The central nervous system includes the brain and the spinal cord. Damage to either, such as may occur during a motor vehicle accident, can result in paralysis. Spinal cord injuries from car crashes are common. In fact, motor vehicle accidents account for nearly half of all new spinal cord injuries that occur on an annual basis.

Doctors and medical researchers divide the spinal cord and the vertebrae into three different levels: The cervical spine is the portion found in the neck, the lumbar spine is in the low back and the thoracic spine is between the two other levels in the upper torso.

The type of paralysis depends partly on the level of the spinal cord where the injury occurs.

Quadriplegia

Quadriplegia is the medical term applied to paralysis that affects all four limbs of the body, i.e., both arms and both legs. It can also affect involuntary functions of internal organs, including vital organs such as the lungs or the heart. Quadriplegia most often occurs due to damage to the cervical spine caused by a neck injury.

Paraplegia

An injury to the lumbar or thoracic spine can affect the ability to move one’s legs. The term for this is paraplegia. Damage that occurs at a higher level of the spine may affect more of the body. For example, a thoracic spine injury may involve parts of the torso. In addition to the legs, paraplegia can also affect bowel, bladder and sexual function.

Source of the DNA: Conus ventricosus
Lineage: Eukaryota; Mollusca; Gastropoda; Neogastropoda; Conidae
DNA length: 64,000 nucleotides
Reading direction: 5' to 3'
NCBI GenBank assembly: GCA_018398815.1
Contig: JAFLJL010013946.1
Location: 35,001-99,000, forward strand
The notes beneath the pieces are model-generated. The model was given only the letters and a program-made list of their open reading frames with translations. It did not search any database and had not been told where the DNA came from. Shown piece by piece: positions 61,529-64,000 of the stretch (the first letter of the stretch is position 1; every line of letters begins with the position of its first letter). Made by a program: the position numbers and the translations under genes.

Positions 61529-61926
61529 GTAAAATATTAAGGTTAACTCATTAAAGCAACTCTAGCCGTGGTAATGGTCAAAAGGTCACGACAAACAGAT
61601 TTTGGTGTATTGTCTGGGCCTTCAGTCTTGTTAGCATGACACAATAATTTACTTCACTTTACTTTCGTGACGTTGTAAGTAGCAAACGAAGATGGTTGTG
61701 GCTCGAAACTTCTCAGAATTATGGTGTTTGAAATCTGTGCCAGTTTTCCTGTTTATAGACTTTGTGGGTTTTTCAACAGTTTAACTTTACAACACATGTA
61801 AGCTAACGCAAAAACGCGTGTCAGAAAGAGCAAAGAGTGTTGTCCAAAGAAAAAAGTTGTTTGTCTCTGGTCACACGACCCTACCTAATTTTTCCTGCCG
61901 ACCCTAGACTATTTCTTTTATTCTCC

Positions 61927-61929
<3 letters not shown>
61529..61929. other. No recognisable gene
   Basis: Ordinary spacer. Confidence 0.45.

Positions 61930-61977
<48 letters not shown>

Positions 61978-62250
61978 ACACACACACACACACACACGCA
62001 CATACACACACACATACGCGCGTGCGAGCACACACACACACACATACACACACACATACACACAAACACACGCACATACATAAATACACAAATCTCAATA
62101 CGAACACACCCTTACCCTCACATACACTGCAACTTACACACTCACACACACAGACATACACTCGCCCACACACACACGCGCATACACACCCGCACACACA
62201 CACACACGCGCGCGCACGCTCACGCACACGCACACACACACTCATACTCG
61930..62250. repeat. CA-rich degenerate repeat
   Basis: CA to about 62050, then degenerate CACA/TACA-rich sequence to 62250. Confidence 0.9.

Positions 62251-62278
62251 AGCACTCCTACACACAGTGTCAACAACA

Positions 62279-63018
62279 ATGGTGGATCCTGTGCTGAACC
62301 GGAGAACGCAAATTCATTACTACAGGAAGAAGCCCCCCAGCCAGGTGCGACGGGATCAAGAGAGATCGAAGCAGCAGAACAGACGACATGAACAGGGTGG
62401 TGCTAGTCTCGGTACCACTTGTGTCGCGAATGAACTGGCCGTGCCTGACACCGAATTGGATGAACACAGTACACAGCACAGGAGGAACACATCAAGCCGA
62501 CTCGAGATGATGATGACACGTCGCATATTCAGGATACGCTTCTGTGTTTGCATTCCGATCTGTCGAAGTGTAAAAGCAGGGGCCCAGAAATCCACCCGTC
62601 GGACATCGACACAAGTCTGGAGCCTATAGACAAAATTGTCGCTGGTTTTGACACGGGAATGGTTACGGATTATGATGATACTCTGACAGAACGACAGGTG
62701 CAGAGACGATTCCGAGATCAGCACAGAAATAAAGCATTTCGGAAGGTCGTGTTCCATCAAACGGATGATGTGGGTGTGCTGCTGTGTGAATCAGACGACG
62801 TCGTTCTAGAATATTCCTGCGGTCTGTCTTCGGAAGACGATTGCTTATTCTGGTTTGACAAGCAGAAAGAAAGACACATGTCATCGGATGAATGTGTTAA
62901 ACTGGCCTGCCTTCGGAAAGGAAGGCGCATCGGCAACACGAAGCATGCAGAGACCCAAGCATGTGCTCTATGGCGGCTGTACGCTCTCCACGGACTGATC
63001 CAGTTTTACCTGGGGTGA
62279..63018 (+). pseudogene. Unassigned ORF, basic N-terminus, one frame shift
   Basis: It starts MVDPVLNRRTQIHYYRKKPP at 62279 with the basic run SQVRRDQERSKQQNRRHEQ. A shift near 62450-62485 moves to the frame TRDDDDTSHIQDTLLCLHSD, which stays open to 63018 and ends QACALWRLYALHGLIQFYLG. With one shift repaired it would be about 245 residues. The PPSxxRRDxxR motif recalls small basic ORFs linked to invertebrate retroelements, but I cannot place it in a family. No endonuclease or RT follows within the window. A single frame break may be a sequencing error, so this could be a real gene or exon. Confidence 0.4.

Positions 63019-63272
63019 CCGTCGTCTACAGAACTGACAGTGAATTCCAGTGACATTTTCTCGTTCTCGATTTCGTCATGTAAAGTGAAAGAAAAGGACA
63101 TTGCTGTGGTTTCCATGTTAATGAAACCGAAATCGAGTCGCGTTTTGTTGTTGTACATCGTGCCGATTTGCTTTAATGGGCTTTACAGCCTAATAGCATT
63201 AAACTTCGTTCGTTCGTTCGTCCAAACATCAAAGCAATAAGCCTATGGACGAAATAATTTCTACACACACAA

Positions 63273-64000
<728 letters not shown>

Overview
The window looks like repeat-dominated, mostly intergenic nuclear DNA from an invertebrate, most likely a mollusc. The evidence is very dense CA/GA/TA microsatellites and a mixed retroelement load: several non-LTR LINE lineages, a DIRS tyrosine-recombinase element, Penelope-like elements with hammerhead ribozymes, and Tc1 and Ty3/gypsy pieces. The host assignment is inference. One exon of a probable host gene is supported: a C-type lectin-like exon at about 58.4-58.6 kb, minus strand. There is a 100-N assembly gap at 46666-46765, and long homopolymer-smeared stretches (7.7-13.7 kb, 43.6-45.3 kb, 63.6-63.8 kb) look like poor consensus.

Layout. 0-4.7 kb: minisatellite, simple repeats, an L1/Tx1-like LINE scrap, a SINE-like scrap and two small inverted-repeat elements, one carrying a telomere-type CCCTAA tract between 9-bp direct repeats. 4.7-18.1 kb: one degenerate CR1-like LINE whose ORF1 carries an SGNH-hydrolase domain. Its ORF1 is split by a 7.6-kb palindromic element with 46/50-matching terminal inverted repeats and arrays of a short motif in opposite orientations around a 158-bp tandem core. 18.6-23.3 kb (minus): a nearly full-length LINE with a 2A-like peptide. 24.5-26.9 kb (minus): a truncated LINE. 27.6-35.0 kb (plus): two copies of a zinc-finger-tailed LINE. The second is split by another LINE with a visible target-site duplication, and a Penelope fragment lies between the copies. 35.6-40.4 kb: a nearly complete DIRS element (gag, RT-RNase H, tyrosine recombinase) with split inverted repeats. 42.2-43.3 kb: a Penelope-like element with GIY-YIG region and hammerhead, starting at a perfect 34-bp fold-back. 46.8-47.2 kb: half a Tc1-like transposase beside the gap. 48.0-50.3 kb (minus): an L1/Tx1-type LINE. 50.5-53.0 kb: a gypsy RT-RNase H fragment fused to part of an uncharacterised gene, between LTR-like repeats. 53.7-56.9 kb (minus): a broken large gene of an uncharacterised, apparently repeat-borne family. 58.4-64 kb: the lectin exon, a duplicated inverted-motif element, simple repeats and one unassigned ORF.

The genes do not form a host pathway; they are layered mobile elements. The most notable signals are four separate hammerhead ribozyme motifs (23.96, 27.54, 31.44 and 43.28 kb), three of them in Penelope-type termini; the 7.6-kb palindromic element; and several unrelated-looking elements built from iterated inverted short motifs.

Other effects

Depending on the nature of the damage, paralysis can be either partial or complete. Partial paralysis, sometimes called paresis, means that the patient still has some control over muscle function in the affected area of the body, though less so than before the injury. Complete paralysis means that the damage is so extensive that no nerve function reaches the muscle at all, and voluntary movement is no longer possible.

Damage due to an injury to the spinal cord is often irreversible. Nevertheless, it is still possible to manage the condition.